Coming from a correctional background, I like to talk with my former co-workers anytime I can. I also like to talk with officers who have hired in since I left corrections a little more than 10 years ago.
Given my present occupation, the conversation almost always turns toward firearms and training. I hear many lamentations concerning how some corrections officers do not feel they should have to go through Michigan’s required CPL class since they have a departmental carry permit and have been carrying a handgun on the job for five,ten, or twenty years, whatever the case may be.
I thought I might be able to shed some light on this subject, since I have seen it from both angles.
First off, you need to understand that your role in carrying a firearm is much different when carrying while at work as opposed to carrying concealed out in “the world”. Your role at work while armed is to head toward the danger. You stop inmates from killing staff or each other, stop them from escaping custody, and you even stop “Joe citizen” from throwing drugs and weapons over the fence etc. These types of actions are far different than any you would encounter outside of correctional setting. Out here, as a CPL holder, you’re primary job is to avoid trouble and altercations that would normally not be possible in the world of corrections. Contrary to popular belief, a CPL doesn’t make you World Cop or under cover crime dog. If bad situations cannot be avoided then you have the responsibility to protect yourself, your family etc., all the while understanding that your firearm is your absolute last resort.
Another aspect that is entirely different is the legalities of concealed carry. Sure, you’ve had training in the use of force and may even be able to recite the department’s use of force policy. But, have you had any training in Michigan’s Castle Doctrine? Do you know when and where the Castle Doctrine protects you as a gun owner? Do you know when you have a duty to retreat and when you do not?
Unless you want to end up as an inmate for trying to protect yourself, you’d better be familiar with with more than 04.05.110(Use of Force).
Lastly, lets talk about equipment. At work you carry a Glock G22 in a duty holster, on a duty belt with spare magazines conveniently placed in horizontal magazine pouches, along with at least one “non-lethal option” such as pepper spray.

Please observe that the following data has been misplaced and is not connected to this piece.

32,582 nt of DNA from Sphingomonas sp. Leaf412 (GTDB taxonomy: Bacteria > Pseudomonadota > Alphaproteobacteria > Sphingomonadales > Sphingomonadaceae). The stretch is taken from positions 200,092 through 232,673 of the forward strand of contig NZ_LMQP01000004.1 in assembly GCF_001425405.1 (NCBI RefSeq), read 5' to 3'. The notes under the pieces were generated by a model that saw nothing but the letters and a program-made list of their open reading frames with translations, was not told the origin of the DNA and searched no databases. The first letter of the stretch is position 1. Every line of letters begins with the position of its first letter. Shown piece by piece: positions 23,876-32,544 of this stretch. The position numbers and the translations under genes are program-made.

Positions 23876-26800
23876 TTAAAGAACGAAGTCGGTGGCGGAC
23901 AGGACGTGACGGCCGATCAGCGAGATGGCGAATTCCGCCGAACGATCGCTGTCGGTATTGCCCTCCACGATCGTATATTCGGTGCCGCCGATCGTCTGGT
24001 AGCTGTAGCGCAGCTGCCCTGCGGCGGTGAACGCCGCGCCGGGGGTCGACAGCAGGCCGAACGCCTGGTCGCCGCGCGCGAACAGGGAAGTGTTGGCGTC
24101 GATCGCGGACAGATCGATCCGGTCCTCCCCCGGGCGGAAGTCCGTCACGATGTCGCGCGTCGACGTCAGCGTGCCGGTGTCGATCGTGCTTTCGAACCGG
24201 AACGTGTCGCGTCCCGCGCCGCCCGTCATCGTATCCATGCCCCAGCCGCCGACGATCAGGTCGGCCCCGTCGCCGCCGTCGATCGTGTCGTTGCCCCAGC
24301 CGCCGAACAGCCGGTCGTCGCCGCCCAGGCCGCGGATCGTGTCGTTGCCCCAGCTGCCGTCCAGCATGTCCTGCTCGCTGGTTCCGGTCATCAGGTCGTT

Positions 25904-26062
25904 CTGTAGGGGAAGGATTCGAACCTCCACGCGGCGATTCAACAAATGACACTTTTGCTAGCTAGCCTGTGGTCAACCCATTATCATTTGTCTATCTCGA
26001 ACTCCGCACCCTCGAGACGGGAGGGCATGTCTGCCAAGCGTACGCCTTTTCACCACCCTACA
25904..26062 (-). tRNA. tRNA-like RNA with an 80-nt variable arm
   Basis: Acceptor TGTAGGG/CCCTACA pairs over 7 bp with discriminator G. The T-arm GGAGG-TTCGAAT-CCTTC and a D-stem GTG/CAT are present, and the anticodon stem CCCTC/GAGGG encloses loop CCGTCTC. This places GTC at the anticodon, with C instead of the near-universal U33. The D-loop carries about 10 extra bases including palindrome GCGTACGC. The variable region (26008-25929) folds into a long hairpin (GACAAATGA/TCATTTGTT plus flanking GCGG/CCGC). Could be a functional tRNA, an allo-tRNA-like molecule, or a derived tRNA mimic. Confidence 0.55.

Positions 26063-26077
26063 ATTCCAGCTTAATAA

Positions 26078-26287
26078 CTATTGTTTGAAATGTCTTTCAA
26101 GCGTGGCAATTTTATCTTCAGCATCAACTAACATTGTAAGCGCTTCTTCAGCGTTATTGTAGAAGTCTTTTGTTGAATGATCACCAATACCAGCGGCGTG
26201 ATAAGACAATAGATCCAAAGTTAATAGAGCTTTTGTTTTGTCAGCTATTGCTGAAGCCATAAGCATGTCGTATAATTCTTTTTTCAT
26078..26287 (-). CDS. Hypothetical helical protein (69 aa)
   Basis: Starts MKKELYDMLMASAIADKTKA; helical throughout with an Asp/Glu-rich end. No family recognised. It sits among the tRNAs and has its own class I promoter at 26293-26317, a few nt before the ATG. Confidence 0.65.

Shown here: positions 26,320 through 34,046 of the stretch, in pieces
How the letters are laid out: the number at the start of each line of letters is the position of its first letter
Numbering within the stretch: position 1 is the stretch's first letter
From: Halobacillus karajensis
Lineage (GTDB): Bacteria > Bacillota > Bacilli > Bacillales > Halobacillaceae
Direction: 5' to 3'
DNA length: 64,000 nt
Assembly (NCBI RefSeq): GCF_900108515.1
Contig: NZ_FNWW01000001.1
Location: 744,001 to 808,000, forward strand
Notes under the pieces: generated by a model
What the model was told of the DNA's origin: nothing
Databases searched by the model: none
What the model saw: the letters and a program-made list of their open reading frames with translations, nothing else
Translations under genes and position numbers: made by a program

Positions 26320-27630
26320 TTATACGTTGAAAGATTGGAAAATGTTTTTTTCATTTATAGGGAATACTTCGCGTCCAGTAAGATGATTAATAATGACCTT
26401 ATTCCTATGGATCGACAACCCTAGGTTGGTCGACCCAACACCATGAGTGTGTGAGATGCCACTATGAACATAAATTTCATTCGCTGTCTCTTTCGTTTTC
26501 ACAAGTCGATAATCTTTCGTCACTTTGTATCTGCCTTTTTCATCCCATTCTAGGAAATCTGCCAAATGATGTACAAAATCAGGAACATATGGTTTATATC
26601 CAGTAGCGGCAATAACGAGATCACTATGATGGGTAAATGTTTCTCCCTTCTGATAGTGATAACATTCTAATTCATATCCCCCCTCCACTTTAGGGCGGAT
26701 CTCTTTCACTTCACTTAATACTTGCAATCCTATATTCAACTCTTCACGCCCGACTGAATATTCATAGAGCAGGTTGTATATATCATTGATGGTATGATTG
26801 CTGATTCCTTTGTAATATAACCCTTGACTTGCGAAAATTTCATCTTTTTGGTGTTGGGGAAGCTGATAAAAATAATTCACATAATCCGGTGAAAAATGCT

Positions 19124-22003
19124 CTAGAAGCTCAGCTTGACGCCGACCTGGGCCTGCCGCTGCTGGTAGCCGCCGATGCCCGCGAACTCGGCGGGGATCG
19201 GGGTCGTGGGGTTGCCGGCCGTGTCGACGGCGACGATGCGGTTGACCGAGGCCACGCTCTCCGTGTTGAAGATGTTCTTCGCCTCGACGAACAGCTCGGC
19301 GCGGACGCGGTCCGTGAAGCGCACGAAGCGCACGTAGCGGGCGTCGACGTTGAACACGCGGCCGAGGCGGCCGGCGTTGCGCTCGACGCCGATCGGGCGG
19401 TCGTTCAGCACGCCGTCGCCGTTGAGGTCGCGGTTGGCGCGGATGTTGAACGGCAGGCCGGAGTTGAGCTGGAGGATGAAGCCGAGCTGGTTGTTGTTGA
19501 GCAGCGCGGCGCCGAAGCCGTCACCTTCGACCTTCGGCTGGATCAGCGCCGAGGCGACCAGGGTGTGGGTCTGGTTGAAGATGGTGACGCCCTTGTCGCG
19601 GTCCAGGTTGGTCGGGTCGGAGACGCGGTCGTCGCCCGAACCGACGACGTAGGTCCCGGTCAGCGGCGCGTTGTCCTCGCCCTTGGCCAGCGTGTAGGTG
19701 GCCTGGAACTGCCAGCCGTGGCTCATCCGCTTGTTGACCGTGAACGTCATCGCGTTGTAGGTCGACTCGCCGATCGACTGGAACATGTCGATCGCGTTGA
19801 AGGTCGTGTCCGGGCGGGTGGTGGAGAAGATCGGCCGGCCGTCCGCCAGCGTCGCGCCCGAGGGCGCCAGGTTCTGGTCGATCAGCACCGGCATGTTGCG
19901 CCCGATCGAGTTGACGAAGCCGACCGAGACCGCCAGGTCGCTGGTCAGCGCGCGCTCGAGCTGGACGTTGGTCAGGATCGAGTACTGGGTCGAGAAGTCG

All of your handgun training is done using this same duty rig. A duty rig that you won’t have out here on the streets.
Out here, some of you may opt to carry to a full size handgun, at least at first. A spare mag will get shoved in your pocket along with your gum and your car keys, spare change, a Bic lighter and several used tooth picks. Then you’ll get tired of carrying it and it will end up in your glove box or left at home. Then, if you are still as concerned about carrying concealed as you should be, you’ll buy a small compact semi-auto or a S&W J Frame that will be much more comfortable to carry, but the trade off is that it will require much more training and practice to master than your full size pistol. That’s training and practice that you never received through the Michigan Department of Corrections. It’s one thing to maintain defensive accuracy out to 25 meters with a full size pistol, but it’s entirely another to do it with compact 9mm or a .38 snubby.
And speaking of firearms training in the Michigan Department of Corrections, have you ever drawn from concealment while qualifying?
Have you ever received training concerning how to best conceal a pistol? How about spare mags and ammo?
What works best for concealed carry in winter? What works best on a hot summer day?
The Michigan Department of Corrections’ firearms training program is a qualification program. You are trained up to a point that allows you to pass the qualification and nothing more. Any training beyond that is your responsibility.
So you’ve carried at work for 10+ years. Tell me again how that is relevant for concealed carry?
In conclusion, I want to add that the training you receive within the Dept. of Corrections is very good training and is very relevant for the job that you are required to perform as an armed corrections officer. Some of that training does carry over.
But as I’ve pointed out above, the training for concealed carry is far different and it needs to be.
See you on the range!